What Apple says
Apple hasn't said anything officially on the matter, of course – but Tim Cook did drop some strong hints when asked about the project by Fortune in February 2016. Asked if he would get into specifics, he said, "Yeah, I'm probably not going to do that." But he continued anyway.
"The great thing about being here is we're curious people," he explained. "We explore technologies, and we explore products. And we’re always thinking about ways that Apple can make great products that people love, that help them in some way. And we don't go into very many categories, as you know. We edit very much. We talk about a lot of things and do fewer. We debate many things and do a lot fewer."
"We don't have to spend large amounts to explore. So I can't talk about this certain area that you're talking about. But when we start spending large amounts of money, we're committed at that point. But we explore things with teams of people. And that's a part of being curious," he added.
In short: obviously we're working on a car project, no I won't tell you anything specific, and yes I'll keep stringing you along for a few more years. Ah, Apple.
Update 05/12/2016: Shut the front door! Apple has given its clearest indication yet that it's working on a car - albeit in a quite oblique way. In a letter to transport regulators in the US, Apple's director of product integrity Steve Kenner says the company is "excited about the potential of automated systems in many areas, including transportation" and that there were "significant societal benefits of automated vehicles".
The five-page letter, as reported by the BBC, urges the regulator not to introduce too many rules concerning the testing of self-driving cars, and that "established manufacturers and new entrants should be treated equally". If that's not a telltale sign that Apple sees itself as a potential member of the latter group, we don't know what is.
UPDATE (21/9/16): Here's something that might blow your mind: Apple is reportedly in discussions to buy McLaren, the UK supercar maker. The Financial Times (via 9to5Mac) reports that Apple has been talking with the company about a full takeover for months now, but that Apple could make a strategic investment instead of buying McLaren outright.
McLaren is working on an electric car of its own, although the cars it makes are far, far more expensive than anything Apple could make if it wants to get mainstream (or even upscale mainstream) buyers into its ride. However, McLaren's expertise and talent could be used to build something much further down the price scale while remaining desirable. Also, McLaren's brilliant tech can be used for a lot of other things, as a fascinating Wired feature from 2015 showed.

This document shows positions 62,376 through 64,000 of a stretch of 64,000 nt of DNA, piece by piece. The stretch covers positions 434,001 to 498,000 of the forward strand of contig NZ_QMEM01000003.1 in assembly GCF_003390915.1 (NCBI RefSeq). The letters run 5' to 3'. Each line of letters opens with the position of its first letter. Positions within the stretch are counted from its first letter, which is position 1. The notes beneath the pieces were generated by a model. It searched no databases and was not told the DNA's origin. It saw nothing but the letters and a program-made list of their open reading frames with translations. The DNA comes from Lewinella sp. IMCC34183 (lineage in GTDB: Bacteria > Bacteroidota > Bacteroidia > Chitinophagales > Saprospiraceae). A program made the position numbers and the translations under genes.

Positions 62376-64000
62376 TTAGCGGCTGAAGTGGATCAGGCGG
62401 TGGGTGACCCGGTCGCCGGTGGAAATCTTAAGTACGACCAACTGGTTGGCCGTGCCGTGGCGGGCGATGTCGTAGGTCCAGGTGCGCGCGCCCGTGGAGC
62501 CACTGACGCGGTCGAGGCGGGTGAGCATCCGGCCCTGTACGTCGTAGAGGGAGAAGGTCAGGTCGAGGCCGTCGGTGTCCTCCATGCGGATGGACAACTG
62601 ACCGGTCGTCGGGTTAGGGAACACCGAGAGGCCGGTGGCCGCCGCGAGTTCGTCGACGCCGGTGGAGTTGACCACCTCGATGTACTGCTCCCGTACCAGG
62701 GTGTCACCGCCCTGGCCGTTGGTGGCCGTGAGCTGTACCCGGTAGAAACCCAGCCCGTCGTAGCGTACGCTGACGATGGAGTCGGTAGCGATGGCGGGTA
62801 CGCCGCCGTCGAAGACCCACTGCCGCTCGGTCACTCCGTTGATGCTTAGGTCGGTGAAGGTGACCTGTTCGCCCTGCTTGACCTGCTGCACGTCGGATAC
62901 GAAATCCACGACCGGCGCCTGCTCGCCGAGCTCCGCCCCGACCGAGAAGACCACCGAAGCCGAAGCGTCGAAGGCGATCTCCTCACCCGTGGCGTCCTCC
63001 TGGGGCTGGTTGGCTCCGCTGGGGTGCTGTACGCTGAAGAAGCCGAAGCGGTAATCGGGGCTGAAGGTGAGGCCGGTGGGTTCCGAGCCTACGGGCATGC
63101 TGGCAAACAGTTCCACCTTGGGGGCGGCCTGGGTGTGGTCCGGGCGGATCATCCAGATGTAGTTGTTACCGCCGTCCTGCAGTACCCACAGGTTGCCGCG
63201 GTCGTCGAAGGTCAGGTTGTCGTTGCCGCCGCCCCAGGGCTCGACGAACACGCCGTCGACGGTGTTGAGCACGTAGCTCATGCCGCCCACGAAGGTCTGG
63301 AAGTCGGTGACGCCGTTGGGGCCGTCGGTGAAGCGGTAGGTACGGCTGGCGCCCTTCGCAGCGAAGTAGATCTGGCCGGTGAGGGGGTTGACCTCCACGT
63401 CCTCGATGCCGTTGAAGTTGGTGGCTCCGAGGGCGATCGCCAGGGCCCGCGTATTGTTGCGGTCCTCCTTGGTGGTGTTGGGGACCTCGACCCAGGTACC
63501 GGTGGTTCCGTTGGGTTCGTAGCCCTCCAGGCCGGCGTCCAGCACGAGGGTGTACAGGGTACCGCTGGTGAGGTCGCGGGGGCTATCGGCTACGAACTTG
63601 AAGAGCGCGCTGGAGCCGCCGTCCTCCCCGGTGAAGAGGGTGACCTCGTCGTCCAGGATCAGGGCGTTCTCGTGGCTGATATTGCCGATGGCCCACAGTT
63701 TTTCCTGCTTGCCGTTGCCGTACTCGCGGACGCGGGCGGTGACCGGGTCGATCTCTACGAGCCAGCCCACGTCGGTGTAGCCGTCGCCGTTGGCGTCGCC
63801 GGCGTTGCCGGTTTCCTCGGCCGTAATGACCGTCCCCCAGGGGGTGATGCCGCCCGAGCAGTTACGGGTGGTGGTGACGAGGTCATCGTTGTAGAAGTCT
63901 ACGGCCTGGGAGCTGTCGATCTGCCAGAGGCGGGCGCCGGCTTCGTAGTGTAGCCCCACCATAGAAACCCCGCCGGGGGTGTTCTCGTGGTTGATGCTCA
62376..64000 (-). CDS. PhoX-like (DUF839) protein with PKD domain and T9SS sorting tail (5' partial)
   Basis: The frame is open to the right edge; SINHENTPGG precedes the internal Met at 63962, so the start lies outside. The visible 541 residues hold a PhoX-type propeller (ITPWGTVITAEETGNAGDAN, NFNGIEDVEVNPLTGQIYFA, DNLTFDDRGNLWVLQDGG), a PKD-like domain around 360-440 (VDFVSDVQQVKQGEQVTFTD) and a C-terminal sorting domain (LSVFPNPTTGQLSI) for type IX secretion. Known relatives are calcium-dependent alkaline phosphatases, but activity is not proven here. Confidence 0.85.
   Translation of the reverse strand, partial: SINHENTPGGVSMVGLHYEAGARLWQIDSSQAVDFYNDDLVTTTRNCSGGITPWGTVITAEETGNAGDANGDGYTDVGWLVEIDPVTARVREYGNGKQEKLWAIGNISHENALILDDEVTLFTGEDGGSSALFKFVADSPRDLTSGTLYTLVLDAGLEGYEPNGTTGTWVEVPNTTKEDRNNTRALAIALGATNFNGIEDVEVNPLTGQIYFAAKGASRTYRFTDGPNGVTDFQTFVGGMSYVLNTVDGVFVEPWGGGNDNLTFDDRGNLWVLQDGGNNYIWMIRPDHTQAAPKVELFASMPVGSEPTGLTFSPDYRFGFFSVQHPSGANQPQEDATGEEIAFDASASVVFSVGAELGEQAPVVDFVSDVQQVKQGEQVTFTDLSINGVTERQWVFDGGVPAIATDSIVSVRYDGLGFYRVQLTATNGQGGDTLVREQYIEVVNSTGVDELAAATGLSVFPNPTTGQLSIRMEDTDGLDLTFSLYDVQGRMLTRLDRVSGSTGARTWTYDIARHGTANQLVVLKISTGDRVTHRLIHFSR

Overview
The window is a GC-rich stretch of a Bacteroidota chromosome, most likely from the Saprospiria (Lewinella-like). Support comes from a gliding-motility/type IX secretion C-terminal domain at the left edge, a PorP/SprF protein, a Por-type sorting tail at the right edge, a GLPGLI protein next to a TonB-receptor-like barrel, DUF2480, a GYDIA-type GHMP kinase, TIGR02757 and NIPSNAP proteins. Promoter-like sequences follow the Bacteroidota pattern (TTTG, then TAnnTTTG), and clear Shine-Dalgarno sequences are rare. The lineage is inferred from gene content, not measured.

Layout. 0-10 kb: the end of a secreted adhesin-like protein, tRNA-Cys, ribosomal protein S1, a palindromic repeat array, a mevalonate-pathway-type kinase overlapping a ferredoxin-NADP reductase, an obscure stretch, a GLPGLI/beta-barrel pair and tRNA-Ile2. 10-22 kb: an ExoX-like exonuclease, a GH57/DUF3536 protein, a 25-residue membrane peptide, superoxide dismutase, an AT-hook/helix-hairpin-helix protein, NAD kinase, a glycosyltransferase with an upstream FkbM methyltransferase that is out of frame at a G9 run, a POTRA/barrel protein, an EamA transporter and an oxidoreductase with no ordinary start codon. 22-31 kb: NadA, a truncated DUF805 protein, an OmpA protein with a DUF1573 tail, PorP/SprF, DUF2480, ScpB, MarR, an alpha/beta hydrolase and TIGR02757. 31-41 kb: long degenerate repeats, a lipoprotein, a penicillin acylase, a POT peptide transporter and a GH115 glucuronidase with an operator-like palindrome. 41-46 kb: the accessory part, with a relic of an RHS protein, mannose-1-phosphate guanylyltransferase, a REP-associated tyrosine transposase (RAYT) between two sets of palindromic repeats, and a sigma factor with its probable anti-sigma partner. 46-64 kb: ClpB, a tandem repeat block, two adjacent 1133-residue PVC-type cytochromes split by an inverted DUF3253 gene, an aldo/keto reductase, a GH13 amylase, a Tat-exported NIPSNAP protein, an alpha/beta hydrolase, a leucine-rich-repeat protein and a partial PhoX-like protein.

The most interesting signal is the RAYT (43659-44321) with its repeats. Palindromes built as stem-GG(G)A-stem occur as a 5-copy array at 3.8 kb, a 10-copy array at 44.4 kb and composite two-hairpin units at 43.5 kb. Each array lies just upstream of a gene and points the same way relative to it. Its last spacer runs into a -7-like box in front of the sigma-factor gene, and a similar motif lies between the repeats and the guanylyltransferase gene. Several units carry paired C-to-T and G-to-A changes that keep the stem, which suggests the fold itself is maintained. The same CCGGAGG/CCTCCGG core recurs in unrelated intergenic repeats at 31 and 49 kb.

The supposed acquisition would be valued at US$1.5 billion, which is a pittance for Apple given its US$200 billion or so in cash reserves. However, McLaren has denied the report, saying that Apple has no investment planned. But if something really is happening behind the scenes, it's unlikely that either company would want to tip its hand before a deal is made.
The New York Times also confirms that Apple had had discussions with McLaren, but only mentions the possibility of investment, not an acquisition. However, Apple is reportedly also trying to acquire startup Lit Motors, which is working on an electric, self-balancing motorcycle. Apple has already hired away several former Lit employees, the report claims.
Earlier this month, reports claimed that Apple had let go of dozens of employees on the Titan car project due to some changes in approach and difficulties with development. Maybe buying up some expertise will help Apple right the ship, then.
UPDATE (19/10/16): Some mixed news this week: Bloomberg reports that while Apple is continuing ahead with Project Titan, it may not ultimately produce a physical car. That's because Apple has reportedly pivoted the project to focus on a self-driving software platform for prospective partners to use with their own cars.
The move comes after reports in recent months about trouble with the project, and disagreements over the direction it should take. Bloomberg claims that Apple hasn't entirely ruled out the possibility of manufacturing its own car, but that the company is focusing now on software and plans to make a final decision about direction by the end of 2017.
In any case, the timeline for when we might see an Apple car - or at least a car powered by Apple software - could be even later than anticipated. Bloomberg says that hundreds of team members have been reassigned or let go, or have departed, although Apple is hiring additional people to help with this software-centric shift.
When's it coming?
In a feature article about a trio of brothers who are reportedly working on the project, it claims, "One person who worked briefly with the Titan team was told during their tenure at Apple that the company had been trying to deliver a vehicle by 2020 but the target slipped to 2021."
If true, it's not a huge surprise given the reported difficulties mentioned above: it is Apple's first car project, and building a car - especially an assumedly innovative one - takes a ton of talent, money, and time. Tesla has a knack for missing ship targets, but the products are always worth the wait. Hopefully that's true with Apple's Titan, as well.
ORIGINAL: Analysts suggest an Apple car could be priced around US$55,000, which would put it close to the Tesla Model S but significantly higher than the base price of the upcoming Tesla Model 3, which comes in at $35,000 before tax incentives.
Given Apple's internal 2019 ship target, it might be more like 2020 or 2021 before we have Apple Cars zipping around our city streets. So you've got a few years to start saving, right? Get to it, already.